The promotional images do a good job of capturing the qualities of layout, the interplay of space and image, the natural and the built environment in both form and colour through good image reproduction. This is covered in BP&O’s initial impressions and remains the same in hand. Read more here.
Proportion and layout is used effectively. It often uses the very large to capture and emphasise the very small, the sequential to capture the transitional, uses linear overlap and colour to form connections or imply a narrative, and repetition to draw the eye to different states.
Again, hands on, the book reveals some interesting details not documented by image. For example, some of the layouts place text very close to the top edge of the book. This gives it the quality of being cut too closely but is effectively used within the context of a transcribed conversation between Eric Beck Rubin, Meg Graham and Andre D’Elia. There is a flow created by this approach, establishing an unbroken continuity that approximates the conversation for the reader.
The rich but subtle material detail, and the quality of image functions as a counter point to what is largely a practical approach to type, layout and colour. This is neither cold and mechanical or warm and cheerful. It leans into some familiar and current archetypal architecture publishing conventions but has enough little surprises, in initial impact and residual impression, that straddle the stylistic and conceptual in a way that is satisfying emotionally and intellectually.
Material and finish, type and image are judiciously worked together, much like Superkul’s buildings. There are moments of useful detail, thoughtful arrangements that work to pace, and elements that are simply materially beautiful, both hidden and in plain sight. Although in reading there is a lot of backwards and forwards, text of the back referencing projects further to the front, this emphasises the materiality of book.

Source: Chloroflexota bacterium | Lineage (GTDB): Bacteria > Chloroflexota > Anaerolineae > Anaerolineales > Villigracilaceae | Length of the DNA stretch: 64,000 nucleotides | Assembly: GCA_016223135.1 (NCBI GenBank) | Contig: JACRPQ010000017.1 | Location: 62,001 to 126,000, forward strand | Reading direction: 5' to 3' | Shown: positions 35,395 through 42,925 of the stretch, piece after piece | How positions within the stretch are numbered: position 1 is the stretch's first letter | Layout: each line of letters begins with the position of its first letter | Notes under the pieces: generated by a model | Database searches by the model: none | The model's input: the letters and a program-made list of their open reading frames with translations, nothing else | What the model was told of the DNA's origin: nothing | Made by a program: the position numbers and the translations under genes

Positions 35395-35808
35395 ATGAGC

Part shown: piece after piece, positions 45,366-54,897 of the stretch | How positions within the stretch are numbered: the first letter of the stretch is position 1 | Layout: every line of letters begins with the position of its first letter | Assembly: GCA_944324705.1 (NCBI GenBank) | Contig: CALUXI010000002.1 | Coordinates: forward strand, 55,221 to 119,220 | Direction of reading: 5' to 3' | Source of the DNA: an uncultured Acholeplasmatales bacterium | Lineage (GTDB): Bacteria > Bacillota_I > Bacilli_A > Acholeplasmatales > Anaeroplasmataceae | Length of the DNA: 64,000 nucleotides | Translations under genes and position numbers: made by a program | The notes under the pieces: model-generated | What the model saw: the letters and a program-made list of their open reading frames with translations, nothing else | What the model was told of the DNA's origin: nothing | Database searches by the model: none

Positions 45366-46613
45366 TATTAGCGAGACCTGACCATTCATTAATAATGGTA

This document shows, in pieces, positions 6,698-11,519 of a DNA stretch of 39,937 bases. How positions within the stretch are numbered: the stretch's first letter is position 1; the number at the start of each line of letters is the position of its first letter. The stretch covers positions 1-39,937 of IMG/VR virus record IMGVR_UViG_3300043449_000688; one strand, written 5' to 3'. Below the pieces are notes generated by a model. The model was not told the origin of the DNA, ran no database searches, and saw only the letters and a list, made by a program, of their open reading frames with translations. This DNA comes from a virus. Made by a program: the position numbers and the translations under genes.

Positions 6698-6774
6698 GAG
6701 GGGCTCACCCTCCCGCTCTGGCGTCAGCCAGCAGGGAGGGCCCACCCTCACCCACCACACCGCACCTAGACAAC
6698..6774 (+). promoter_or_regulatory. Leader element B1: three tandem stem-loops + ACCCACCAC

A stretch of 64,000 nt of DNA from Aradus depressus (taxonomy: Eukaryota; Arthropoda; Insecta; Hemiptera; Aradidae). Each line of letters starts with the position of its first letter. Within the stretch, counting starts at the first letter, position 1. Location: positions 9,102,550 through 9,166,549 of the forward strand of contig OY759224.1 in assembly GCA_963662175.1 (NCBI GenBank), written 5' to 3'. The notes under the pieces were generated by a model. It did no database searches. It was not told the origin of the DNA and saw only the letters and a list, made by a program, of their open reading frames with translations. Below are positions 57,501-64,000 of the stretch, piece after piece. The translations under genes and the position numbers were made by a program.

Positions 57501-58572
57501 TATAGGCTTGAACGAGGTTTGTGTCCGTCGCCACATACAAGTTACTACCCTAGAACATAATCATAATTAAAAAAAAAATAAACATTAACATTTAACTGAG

The transition between the first two sections of cream and pink is very subtle, while the third into a cool grey is more abrupt. Contrast between the lighter paper sections is low, nearly imperceptible when reading, but evident when the book is closed. It is a thoughtful element that plays with different states of the book (open and closed) and and the effect of external lighting (warm and cold) on the perception of colour, linking back to the concepts that unite Superkül’s portfolio.
Above is the point at which the book moves from a very pale pink to grey. This happens mid-project, rather than signalling a chapter, content or thematic change. Images form a continuity, with a shared corridor-like quality that links the two, while colour transitions the reader into new content further in, in the form of interviews and technical insight.
Content is revealing. There are some lovely turn of phrases, some real insight into the work of Superkül. The material qualities of book work well to augment this, obviously and more subtly with the beauty being two-fold. Initial impression in weight, texture and finish, and, perhaps more satisfyingly, in the relationship with content, expressing the architectural concepts integral to Superkül using the tools of graphic design. More work by Blok on BP&O.
BP&O is looking to make Hands On a regular feature. If you have a book with an interesting subject matter, distinctive concept and strong material quality, please get in touch.